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Partnering With Polluters? The U.N. Climate Summit Criticized for Sponsorships by Fossil Fuel Companies

Meanwhile, the Polish Ministry of Economy has teamed up with the World Coal Association to put on this parallel International Coal & Climate Summit.

AMY GOODMAN: The organizers of the U.N. climate talks here in Warsaw are facing criticism for accepting corporate sponsorships from major car manufacturers, oil companies, steel manufacturers and car firms—coal firms. Companies include BMW and General Motors. Meanwhile, the Polish Ministry of Economy has teamed up with the World Coal Association to put on this parallel International Coal & Climate Summit.

We’re joined now by—we’re joined right now by Pascoe Sabido. Pascoe Sabido is from the Corporate Europe Observatory. He helped write a new  booklet called "The COP19 Guide to Corporate Lobbying: Climate Crooks and the Polish Government’s Partners in Crime."

Welcome, Pascoe. Talk about who is here. What is unprecedented about this COP 19, the Conference of Parties, the U.N. climate change summit?

PASCOE SABIDO: Yeah, I mean, I think just to say that this—this is perhaps the most corporate climate talks we have ever experienced is not to say that previous ones haven’t had a large corporate influence. But what’s different this time is the level of institutionalization, the degree to which the Polish government and the U.N., the UNCCC, the Framework Convention on Climate Change, have welcomed this with open arms and have actively encouraged it.

So, I mean, the three key ways they’ve done this is there was the pre-negotiations that happened in October here in Warsaw, and the Polish presidency, so the presidents of the climate talks, invited only business. Civil society, so NGOs, journalists, academics, were not allowed to attend. So you had exclusive access to negotiators by business, so a real chance to set the agenda. And then here at the talks, I mean, there’s 13 corporate sponsors, the first time we’ve seen this degree. But just to shed a bit of light, the Polish presidency asked 150 different corporations to sponsor this event, and these were the best, the best of the bunch. But, I mean, as you said, General Motors, who are known for funding climate skeptic think tanks like the Heartland Institute in the U.S.; you have BMW, who are doing equal things in Europe, who are trying to weaken emission standards.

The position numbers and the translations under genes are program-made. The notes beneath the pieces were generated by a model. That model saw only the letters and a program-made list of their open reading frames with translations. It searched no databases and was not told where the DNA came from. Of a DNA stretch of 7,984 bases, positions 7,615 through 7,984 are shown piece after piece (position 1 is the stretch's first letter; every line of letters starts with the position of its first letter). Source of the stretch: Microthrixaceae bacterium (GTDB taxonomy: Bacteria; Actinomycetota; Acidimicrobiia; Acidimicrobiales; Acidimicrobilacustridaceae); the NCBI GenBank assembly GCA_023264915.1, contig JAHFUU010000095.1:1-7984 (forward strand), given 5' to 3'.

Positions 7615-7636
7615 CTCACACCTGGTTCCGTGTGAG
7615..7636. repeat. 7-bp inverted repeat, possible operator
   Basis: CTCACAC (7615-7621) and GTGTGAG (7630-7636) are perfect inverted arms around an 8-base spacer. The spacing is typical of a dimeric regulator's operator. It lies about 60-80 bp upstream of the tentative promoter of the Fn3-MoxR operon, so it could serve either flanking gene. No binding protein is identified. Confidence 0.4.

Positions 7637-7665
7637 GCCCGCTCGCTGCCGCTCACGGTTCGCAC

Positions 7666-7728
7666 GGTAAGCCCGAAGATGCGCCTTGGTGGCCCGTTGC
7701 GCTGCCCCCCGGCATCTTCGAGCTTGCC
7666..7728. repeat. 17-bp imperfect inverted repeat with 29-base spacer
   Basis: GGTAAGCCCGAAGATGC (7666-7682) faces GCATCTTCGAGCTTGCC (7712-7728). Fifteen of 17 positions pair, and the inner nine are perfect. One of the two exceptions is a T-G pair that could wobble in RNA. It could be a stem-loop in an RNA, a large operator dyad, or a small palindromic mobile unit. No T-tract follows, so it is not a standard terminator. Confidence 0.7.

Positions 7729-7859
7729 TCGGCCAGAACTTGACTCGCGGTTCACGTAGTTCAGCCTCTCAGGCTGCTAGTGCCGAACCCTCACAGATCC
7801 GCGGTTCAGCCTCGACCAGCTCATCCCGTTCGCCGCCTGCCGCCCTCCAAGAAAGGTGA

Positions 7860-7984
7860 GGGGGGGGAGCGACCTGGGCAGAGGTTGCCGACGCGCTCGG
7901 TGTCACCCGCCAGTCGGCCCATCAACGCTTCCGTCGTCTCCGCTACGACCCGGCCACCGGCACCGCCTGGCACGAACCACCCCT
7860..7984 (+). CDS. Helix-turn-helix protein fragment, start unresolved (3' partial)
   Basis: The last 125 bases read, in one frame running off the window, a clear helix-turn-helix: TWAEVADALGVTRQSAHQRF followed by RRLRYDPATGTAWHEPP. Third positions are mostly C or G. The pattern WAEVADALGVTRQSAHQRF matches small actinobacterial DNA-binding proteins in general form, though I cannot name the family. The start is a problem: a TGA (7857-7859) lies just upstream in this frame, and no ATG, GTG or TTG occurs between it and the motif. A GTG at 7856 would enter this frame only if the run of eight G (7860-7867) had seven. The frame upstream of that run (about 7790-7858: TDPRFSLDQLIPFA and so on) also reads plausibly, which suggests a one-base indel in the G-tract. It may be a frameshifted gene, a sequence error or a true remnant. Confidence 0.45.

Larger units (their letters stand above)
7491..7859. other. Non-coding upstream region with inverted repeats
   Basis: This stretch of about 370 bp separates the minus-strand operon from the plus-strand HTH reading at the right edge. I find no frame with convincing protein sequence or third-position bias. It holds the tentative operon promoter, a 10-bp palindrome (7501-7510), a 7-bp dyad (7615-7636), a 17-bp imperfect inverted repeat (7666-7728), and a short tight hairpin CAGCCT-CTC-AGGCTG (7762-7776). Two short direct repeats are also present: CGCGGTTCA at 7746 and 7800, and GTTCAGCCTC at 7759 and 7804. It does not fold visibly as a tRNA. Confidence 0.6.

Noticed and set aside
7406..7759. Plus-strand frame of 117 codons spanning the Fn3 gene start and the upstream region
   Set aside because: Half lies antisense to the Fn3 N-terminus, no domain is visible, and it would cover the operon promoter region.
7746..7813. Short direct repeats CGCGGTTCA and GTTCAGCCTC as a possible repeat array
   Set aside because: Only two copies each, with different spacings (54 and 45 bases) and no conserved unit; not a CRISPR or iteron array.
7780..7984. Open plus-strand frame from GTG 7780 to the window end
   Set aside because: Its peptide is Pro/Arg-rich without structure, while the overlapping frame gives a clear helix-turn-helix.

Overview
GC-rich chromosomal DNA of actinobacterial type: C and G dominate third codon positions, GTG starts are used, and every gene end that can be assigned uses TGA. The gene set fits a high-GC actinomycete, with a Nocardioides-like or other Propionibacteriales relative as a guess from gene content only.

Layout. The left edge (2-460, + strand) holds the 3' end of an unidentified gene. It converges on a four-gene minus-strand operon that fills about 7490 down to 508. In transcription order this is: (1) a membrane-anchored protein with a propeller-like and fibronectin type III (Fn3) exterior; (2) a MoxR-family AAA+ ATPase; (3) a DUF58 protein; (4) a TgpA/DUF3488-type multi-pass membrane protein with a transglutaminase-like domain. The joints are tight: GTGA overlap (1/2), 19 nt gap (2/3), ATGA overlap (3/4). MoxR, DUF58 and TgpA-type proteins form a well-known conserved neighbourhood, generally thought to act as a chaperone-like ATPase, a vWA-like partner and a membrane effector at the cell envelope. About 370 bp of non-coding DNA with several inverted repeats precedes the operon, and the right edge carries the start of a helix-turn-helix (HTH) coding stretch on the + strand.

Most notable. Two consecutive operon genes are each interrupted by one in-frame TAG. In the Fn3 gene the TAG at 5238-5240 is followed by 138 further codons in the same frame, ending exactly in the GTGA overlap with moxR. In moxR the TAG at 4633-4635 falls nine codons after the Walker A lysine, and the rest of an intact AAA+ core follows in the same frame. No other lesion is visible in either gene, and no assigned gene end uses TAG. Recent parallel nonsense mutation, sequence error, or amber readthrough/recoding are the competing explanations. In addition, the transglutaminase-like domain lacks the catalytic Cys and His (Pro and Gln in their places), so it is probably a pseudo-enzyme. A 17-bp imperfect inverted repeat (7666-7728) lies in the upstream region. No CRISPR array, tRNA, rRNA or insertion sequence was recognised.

AMY GOODMAN: How is BMW trying to weaken emission standards?

PASCOE SABIDO: It’s been leading on the—on the German government, on Angela Merkel, to delay a vote in the European Parliament that’s supposed to say car emission standards will be improved. And instead it’s had the deal delayed again and again and again, to the degree where actually now it’s being—it’s supposed to be voted on by the Lithuanian presidency, so this is perhaps a bit EU talk, but just to—just to say, the Lithuanian presidency, who’s supposed to be allowing this vote to happen in Europe, is also sponsored by BMW, has given them 180 cars for the presidency. And then it turns out that Angela Merkel’s party, the Christian Democratic Union, also received three-quarters of a million euros from BMW’s owning family. So I think BMW have a quite fishy role to play here.

But not only car companies, there’s airlines, like Emirates. We have—I mean, what’s incredible is some of the biggest fossil fuel companies. So we have Poland’s own state fossil fuel companies.PGE, the Polish Energy Group, who are really big in lignite mining, coal mines, are planning to build yet more coal plants—I think there’s 40 that are already in existence, and they have plans to build more—as well as the LOTOS Group, another Polish fossil fuel company dealing with oil, who claim that their practices—so, they drill in the Baltic for oil, the only Polish company to do so—they claim their practices are probably the least nuisance to the environment possible. I’m not quite sure—if they have, they’ve been missing the news and haven’t seen what’s gone on in the Deepwater Horizon in the Gulf of Mexico, but oil drilling is not environmentally friendly. It’s not something that we need to tackle climate change. And yet, these organizations are here on the inside. I mean, they have their logos plastered all over this conference center and, as a result, are able to wrap themselves in the colors of the U.N. and claim—wrongly, of course—to be climate champions, which is incredibly damaging.

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